Living by the Numbers: Big Data Knows What Your Future Holds
By Martin U. Müller, Marcel Rosenbach and Thomas Schulz
Forget Big Brother. Companies and countries are discovering that algorithms programmed to scour vast quantities of data can be much more powerful. They can predict your next purchase, forecast car thefts and maybe even help cure cancer. But there is a down side.
On balmy spring evenings, Hamburg’s Köhlbrand Bridge offers an idyllic postcard view of the city’s harbor. The Elbe River shimmers in the reddish glow of sunset, forklifts, cranes and trucks seem to move in slow motion, and occasionally a container ship glides by. But from the standpoint of Sebastian Saxe, the area is primarily an equation with many variables. For the past four-and-a-half years, the 57-year-old mathematician has been working on his trickiest computing task yet at the behest of the company that manages the Hamburg port.
The port covers an area of 7,200 hectares (about 28 square miles). Roughly 200 trains a day traverse its 300-kilometer (186-mile) network of rails and its 130 bridges to transport goods that have arrived by ship. Saxe, as chief information officer of the Hamburg Port Authority (HPA), faces the enormous task of optimizing this logistical nightmare.
The amount of land is finite, and further expansion is not possible. Nevertheless, the Hamburg Senate has announced its goal of almost tripling container transshipment volumes in the city by 2025. This will only work if Saxe and his 60-member IT team manage to optimally exploit another resource: data. He certainly has plenty of it.
The port is already filled with sensors today. Trucks and freight trains are constantly transmitting their positions while incoming container ships report their location and speed. Sensors that constantly monitor port traffic are built into the Köhlbrand Bridge.
"Our goal is a totally interconnected, intelligent port, a Smart-port," says Saxe. He envisions a port in which, for example, a railroad drawbridge would no longer open at specific times, but rather just before a ship actually reaches it. This eliminates unnecessary delays for the railroad and at the terminal. Even the Köhlbrand Bridge would become "intelligent," in that it would report its current condition and predict future maintenance needs, all through the use of sensors. The frequency of scheduled maintenance dates was recently increased because significantly larger numbers of heavy trucks were crossing the bridge than had been planned for. This was of interest to Saxe and the HPA, but also to police and the customs agency, because some of the trucks were carrying illegal loads.
In the end, the complex harbor logistics will create a machine that controls itself. Saxe’s vision of the future is a sort of port exchange, allowing shipping companies to predict, down to the minute, how quickly their containers will be moved from the water to the road.
Many other companies worldwide are in the same position as the HPA. They are rediscovering a raw material that they, their facilities and their customers produce in excess every day: data.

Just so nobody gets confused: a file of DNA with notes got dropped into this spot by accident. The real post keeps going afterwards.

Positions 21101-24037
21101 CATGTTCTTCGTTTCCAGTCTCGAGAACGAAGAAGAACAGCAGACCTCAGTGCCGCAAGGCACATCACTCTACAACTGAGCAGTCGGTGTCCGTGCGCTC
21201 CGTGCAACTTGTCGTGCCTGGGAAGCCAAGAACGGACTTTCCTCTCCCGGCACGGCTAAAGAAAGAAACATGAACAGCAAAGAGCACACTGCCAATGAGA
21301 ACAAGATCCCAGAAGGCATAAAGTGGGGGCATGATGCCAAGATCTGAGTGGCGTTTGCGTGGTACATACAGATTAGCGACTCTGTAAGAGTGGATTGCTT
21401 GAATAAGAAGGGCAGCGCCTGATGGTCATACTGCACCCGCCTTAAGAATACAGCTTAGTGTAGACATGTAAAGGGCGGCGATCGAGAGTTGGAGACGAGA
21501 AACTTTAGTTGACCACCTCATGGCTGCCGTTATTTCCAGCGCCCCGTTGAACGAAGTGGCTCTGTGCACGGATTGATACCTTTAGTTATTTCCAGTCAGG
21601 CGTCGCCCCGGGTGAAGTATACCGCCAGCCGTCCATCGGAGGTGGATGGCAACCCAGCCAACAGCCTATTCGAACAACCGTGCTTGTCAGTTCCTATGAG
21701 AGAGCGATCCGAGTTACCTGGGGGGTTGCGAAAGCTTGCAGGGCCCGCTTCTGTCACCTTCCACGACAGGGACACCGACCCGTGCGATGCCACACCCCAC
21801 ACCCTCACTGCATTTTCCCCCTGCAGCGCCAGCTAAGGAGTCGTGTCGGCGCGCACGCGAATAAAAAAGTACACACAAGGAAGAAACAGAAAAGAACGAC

The expression "Big Brother" has become dated. Experts would seem to have reached consensus on the term "Big Data" to describe the new favorite topic of discussion in boardrooms, at conventions like Berlin’s re:publica last week, and in a number of new books. Big Data promises both total control and the logical management of our future in all aspects of life. Authors like Oxford Professor Victor Mayer-Schönberger are calling it a "revolution." According to Mayer-Schönberger, Big Data, which is also the title of his current book on the subject, will change our working environment and even the way we think.
The most important factor is not the sheer volume of data, even though it is currently growing faster than ever. An estimated 2.8 zettabytes of data were created in 2012. One zettabyte is 1,000,000,000,000,000,000 kilobytes. Experts predict that the volume of new data could increase to 40 zettabytes by 2020. It would take about 250 million DVDs to store the amount of data being transmitted on the Internet in a single day. This volume doubles about once every two years.
New is the way companies, government agencies and scientists are now beginning to interpret and analyze their data resources. Because storage space costs almost nothing nowadays, computers, which are getting faster and faster, can link and correlate a wide variety of data around the clock. Algorithms are what create order from this chaos. They dig through, discovering previously unknown patterns and promptly revealing new relationships, insights and business models.
Though the term Big Data means very little to most people, the power of algorithms is already everywhere. Credit card companies can quickly recognize unusual usage patterns, and hence automatically warn cardholders when large sums are suddenly being charged to their cards in places where they have never been. Energy companies use weather data analyses to pinpoint the ideal locations for wind turbines down to the last meter. According to official figures, since the Swedish capital Stockholm began using algorithms to manage traffic, drive times through the city’s downtown area have been cut in half and emissions reduced by 10 percent. Online merchants have recently started using the analyses to optimize their selling strategies. The widespread phrase "Customers who bought this item also bought …" is only one example of the approach.